VAT financial business background

HMRC has released two important papers[1] relating to VAT and pension schemes following the decisions of the European Court in two significant cases[2].

Defined benefit schemes: HMRC’S approach before and after the Court’s decision (PPG) 

The first paper sets out the approach of HMRC following the decision in the case [2], which concerned input tax recovery on defined benefit pension scheme related costs.

Before PPG, HMRC allowed employers to deduct VAT incurred in relation to the general administration costs of an occupational pension scheme. This was because these costs were considered to be overheads of the employer and had an immediate and direct link to the employer’s business activities. However, employers could not deduct VAT incurred in relation to the costs of investment management services provided in respect of those schemes. Where invoices related to both administration and investment services, HMRC operated a 70/30 rule whereby employers could treat 70% of the invoices as an investment expense and 30% as an administration expense.

The European Court decided that the employer could deduct VAT on the services received, namely services relating to the administration of pensions and the investment management of the pension scheme’s assets. As a result of this decision, HMRC will no longer make a distinction between administration and investment services and, therefore, will cease to apply a blanket exclusion on the recovery, by employers, of VAT on investment management services.

HMRC has set out criteria to assist in deciding whether an employer can recover the VAT incurred on services provided to an occupational pension scheme. The conditions are detailed in the brief and state there must be ‘contemporaneous evidence that the services are provided to the employer and, in particular, the employer is a party to the contract for those services and has paid for them’. In many defined benefit schemes the investment costs are a trustee rather than an employer expense and so, for past expenses, this change in stance may be of limited application.

Defined contribution schemes: HMRC’s approach before and after the Court’s decision (ATP)

The second paper relates to the approach of HMRC following the decision in the case of ATP which concerned the treatment, for VAT purposes, of services provided in respect of the management of defined contribution pension schemes.

Before ATP, HMRC did not allow pension schemes to be regarded as special investment funds (SIF)[3]. As a result, investment services provided in connection with all types of pension schemes were treated as falling outside of the VAT exemption for fund management services.

The European Court decided that a pension scheme which pooled investments from a number of defined contribution pension schemes could be a SIF, and so fund management services provided to it may be exempt from VAT. HMRC has set out a number of characteristics in its brief which a scheme must meet to be regarded as a SIF and therefore benefit from the VAT exemption. These include that the fund must contain the pooled funds of several pension scheme customers, which again means that it may be of limited effect. Many defined contribution schemes are invested in insurance policies or pooled investment funds where it is unlikely that the employer will have incurred VAT, which can now be recovered.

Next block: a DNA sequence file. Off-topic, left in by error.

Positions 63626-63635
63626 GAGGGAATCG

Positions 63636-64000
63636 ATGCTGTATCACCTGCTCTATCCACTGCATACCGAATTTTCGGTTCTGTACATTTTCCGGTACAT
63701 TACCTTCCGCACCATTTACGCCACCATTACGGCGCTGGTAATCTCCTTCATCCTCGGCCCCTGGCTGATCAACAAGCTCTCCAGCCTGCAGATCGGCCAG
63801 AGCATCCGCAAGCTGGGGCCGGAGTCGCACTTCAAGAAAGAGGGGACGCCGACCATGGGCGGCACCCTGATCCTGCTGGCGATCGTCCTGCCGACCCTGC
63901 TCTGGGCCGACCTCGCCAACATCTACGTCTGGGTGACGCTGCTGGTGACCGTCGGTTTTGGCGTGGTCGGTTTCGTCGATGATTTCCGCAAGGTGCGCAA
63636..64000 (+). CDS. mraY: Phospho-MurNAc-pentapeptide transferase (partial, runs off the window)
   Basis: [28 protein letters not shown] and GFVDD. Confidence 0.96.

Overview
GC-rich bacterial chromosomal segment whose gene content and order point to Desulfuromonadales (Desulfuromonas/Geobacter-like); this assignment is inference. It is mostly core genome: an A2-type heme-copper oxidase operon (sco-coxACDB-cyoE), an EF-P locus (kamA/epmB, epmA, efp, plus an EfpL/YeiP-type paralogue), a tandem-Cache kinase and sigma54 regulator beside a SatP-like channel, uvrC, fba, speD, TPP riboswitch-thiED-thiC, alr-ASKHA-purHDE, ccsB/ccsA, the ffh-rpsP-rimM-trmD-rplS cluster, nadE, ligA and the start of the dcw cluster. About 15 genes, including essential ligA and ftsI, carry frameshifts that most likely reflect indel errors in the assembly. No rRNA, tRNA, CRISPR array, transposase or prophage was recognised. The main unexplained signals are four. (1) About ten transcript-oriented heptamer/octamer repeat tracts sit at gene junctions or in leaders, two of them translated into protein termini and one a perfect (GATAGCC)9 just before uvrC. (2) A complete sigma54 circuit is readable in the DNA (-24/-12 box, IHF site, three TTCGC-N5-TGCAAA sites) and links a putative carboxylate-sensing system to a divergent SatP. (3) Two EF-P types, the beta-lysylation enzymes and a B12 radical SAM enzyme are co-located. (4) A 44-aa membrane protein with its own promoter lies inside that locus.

What next? 

Employers should consider the extent to which they can reclaim VAT by considering the criteria set out in the briefs published by HMRC. If employers believe they meet the criteria, VAT Notice VAT 700/45 explains how to claim a VAT refund. It is possible to claim VAT which has been overpaid in the four years prior to the date of making the claim.

In the future, employers should review their VAT arrangements and fee structures, mainly because of the references in HMRC’s first brief that the identity of the party which commissions and pays for the services is critical as to whether an exemption is available.

This post was contributed by Charlotte Baetul. For more information, email

[1] ‘Revenue and Customs Brief 43 (2014): VAT on pension fund management costs’ and ‘Revenue and Customs Brief 44 (2014): VAT treatment of pension fund management services’

[2] Fiscale Eenheid PPG Holdings BV cs te Hoogezand (C-26/12) and ATP Pension Services (C-464/12)

[3] Fund management services provided to a SIF are exempt from VAT and are fully explained in Article 13(B)(d)(6) of the Sixth VAT Directive.

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This blog is intended only as a synopsis of certain recent developments. If any matter referred to in this blog is sought to be relied upon, further advice should be obtained.